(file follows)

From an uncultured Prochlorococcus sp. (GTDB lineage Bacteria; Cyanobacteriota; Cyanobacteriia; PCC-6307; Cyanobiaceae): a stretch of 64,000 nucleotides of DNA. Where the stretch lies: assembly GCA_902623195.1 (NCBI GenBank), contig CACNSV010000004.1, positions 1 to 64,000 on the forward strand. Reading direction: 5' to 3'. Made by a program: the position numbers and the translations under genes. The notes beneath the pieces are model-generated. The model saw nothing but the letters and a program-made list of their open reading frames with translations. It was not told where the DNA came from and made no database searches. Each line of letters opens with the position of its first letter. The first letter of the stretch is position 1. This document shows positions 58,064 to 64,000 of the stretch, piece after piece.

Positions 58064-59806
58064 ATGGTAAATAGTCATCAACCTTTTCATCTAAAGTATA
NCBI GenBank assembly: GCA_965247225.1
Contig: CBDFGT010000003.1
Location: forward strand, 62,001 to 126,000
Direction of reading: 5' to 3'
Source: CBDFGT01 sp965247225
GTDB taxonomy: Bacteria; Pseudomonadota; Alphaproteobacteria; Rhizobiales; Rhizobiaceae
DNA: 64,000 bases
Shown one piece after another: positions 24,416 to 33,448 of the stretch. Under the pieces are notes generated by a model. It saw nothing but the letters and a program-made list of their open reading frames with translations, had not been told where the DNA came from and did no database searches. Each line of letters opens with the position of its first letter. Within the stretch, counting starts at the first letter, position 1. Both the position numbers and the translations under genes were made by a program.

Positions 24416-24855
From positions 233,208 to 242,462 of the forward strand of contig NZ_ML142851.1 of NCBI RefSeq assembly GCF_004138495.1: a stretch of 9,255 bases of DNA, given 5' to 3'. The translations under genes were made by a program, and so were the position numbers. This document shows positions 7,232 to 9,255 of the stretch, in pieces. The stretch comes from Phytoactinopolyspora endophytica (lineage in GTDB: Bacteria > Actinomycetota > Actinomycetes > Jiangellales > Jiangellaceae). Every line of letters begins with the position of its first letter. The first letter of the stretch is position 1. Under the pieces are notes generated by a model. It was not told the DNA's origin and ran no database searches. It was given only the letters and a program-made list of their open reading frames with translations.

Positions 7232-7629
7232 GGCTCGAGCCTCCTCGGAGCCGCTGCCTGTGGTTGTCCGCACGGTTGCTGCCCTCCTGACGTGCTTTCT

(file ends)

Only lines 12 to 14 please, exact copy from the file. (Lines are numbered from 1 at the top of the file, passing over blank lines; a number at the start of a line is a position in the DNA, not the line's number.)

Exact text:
Positions 24416-24855
From positions 233,208 to 242,462 of the forward strand of contig NZ_ML142851.1 of NCBI RefSeq assembly GCF_004138495.1: a stretch of 9,255 bases of DNA, given 5' to 3'. The translations under genes were made by a program, and so were the position numbers. This document shows positions 7,232 to 9,255 of the stretch, in pieces. The stretch comes from Phytoactinopolyspora endophytica (lineage in GTDB: Bacteria > Actinomycetota > Actinomycetes > Jiangellales > Jiangellaceae). Every line of letters begins with the position of its first letter. The first letter of the stretch is position 1. Under the pieces are notes generated by a model. It was not told the DNA's origin and ran no database searches. It was given only the letters and a program-made list of their open reading frames with translations.

Positions 7232-7629